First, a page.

There are different ways to implement JavaScripts on a website. JavaScript is important for visitors as it creates interaction elements on websites. Incorrect implementation, faulty, or too many JavaScript files can have a negative impact on the functionality of the website and its loading time. For example, if JavaScript causes issues in the shopping cart area of the website, this will have a negative impact on the user experience and the user’s trust in the website.

You should always keep track of the JavaScripts on your website in order to ensure the conversion rate is not impacted negatively. The “JavaScript status codes” and “JavaScript usage” reports help you keep on top of that. Try to avoid the following errors:

Typical errors

404 status codes: Make sure your JavaScript files can load correctly. Make sure you avoid 404 status codes to ensure your interaction elements implemented with JavaScript are working properly.

Excessive use: Too many JavaScripts on a page result in a very large file size. This can have an effect on the loading time and increased crawling time needed by search engine bots.

You should therefore set a reasonable limit for JavaScript files per page. We recommend using less than four JavaScript files per page.

In the “JavaScript usage” report, you can customize the table by clicking on the gear icon and add the “Load time (group)” column.

Figure 3: Add the ‘load time’ column in the table

This example shows the effect that the number of JavaScript files on a page can have on the loading time.

Figure 4: Evaluating the number of JavaScript files and the loading time

It is often useful to combine JavaScripts and compress them. Combining JavaScript files is particularly effective for scripts that are used on all pages. A JavaScript file, which is only used on one specific page, should not be combined with other JavaScript files.

CSS files

Importance for websites

CSS files are a style language and determine the graphical design of a website. It’s vital to integrate CSS files properly because the website’s design is of course the first thing that catches the visitor’s eye. The CSS report enables you to monitor the status codes and usage of CSS files on each page in order to avoid the typical errors listed below.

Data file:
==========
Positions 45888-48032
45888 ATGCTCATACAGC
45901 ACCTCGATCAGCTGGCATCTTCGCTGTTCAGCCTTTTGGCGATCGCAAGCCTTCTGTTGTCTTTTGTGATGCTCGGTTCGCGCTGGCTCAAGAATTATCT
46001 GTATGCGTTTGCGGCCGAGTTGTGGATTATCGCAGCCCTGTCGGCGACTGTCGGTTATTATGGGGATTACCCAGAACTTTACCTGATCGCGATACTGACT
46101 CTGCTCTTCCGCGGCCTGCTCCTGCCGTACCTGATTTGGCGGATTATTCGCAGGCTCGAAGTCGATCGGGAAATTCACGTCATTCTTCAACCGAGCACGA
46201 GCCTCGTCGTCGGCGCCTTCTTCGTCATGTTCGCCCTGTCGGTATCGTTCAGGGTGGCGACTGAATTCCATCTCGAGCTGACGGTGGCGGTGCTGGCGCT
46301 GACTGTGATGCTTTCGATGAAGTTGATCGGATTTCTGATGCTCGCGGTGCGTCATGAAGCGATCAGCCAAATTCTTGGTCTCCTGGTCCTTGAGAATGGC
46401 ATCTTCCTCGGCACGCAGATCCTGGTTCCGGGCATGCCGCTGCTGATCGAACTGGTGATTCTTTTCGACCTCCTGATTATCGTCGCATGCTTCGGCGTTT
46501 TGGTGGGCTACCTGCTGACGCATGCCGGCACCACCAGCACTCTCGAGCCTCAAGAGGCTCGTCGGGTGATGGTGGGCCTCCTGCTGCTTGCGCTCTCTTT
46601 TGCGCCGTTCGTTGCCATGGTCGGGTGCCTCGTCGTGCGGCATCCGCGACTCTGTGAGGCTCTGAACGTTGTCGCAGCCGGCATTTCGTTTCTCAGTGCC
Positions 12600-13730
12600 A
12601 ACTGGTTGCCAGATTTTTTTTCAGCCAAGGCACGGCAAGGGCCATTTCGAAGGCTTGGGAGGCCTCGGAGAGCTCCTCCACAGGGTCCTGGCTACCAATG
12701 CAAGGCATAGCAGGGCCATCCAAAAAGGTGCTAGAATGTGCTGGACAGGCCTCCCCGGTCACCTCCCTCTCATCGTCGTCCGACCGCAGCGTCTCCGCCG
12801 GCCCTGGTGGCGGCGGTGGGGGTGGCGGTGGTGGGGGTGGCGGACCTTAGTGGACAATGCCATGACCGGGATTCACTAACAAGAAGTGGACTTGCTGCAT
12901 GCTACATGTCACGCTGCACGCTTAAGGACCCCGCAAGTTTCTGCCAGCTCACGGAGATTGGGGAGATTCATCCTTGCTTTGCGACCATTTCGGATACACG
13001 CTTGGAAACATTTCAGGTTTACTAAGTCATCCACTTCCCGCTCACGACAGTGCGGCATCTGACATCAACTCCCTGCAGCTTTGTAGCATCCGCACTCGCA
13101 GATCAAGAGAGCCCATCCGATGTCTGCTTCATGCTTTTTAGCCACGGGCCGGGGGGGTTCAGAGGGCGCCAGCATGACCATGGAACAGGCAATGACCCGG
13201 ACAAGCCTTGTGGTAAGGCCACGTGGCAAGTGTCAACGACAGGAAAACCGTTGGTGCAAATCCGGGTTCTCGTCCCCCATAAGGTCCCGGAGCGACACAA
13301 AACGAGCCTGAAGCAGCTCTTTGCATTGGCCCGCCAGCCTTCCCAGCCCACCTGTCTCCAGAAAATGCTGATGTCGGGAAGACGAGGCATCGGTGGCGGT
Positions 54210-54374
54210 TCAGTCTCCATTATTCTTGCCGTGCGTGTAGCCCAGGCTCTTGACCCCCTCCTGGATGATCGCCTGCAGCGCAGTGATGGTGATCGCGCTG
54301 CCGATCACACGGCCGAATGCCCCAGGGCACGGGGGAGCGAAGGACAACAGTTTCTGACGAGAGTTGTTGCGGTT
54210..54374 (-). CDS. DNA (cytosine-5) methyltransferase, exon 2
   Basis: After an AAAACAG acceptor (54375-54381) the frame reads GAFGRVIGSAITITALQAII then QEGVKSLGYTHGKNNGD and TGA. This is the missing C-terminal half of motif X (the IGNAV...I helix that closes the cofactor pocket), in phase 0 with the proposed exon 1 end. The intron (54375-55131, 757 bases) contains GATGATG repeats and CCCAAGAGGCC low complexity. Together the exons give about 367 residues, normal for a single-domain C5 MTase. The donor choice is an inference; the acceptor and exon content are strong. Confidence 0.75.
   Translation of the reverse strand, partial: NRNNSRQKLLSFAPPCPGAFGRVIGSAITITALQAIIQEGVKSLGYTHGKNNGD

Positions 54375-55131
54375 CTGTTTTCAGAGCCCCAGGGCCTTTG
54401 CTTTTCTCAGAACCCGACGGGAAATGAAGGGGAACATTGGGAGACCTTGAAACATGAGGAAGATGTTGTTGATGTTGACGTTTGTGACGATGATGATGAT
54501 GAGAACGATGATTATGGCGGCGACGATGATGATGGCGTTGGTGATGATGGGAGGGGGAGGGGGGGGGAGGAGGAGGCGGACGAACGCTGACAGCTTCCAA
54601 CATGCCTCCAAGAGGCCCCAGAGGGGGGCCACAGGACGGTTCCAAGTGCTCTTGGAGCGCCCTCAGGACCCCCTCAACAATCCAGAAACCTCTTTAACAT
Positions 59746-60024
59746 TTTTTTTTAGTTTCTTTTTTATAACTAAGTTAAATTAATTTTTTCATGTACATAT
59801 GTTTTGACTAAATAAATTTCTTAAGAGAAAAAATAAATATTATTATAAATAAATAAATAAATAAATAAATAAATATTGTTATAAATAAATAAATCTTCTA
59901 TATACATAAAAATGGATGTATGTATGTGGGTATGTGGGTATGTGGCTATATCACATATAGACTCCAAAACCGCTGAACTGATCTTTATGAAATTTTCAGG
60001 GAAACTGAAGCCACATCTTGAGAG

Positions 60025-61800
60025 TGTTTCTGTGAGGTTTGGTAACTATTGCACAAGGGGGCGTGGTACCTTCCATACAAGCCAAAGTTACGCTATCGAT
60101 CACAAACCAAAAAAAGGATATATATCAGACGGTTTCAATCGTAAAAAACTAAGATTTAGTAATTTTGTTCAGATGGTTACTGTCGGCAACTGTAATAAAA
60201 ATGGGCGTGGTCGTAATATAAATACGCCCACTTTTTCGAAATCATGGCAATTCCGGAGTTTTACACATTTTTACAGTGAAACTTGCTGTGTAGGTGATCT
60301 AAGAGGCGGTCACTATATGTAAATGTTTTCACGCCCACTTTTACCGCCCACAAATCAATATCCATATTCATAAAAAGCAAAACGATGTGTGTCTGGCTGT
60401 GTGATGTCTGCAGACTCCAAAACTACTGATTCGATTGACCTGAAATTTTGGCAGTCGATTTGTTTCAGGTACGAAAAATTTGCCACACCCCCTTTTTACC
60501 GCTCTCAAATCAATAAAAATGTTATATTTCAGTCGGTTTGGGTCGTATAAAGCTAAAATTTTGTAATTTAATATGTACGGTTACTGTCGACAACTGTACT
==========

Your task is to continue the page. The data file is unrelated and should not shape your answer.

Typical errors

404 status codes: Faulty CSS files are easily noticeable for visitors and often lead to a negative user experience. You should therefore review the status codes of the CSS files using the “CSS status codes” report and immediately correct any CSS files that have the status code 4xx.

Excessive use: Similar to JavaScript files, the use of too many CSS files can negatively impact the website’s loading time.

With CSS files, it is also important to note that they can also overwrite each other. Therefore, copying and pasting CSS files in an existing source code should only be exercised with caution in order to ensure that existing files are not overwritten. We recommend using a maximum of four CSS files per page.

Aggregated file sizes and performance of a URL

In the “Performance” > “File sizes” > “Aggregated” report, you can check the file size of your URLs, including all static files. The aggregated file size is calculated using the respective HTML document + images + CSS files + JavaScript files in the URL. You can also add columns in the table by clicking on the gear icon. For example, you can include “Load time (group)”, “CSS file count”, “JS file count” and “Included images (counter)”, as well as a number of other options.

Figure 5: Aggregated file size and use of static content


How a website looks and functions is very important for a great user experience. CSS files, JavaScript files, and images play an important role in how a website looks. This is why you should always monitor the static files on your website and ensure they are functioning, and that they are not causing other problems such as a slow page speed. Use this report to improve your website and make it the best it can be.

Ryte users gain +93% clicks after 1 year. Learn how!

Published on Feb 17, 2016 by Christian Müller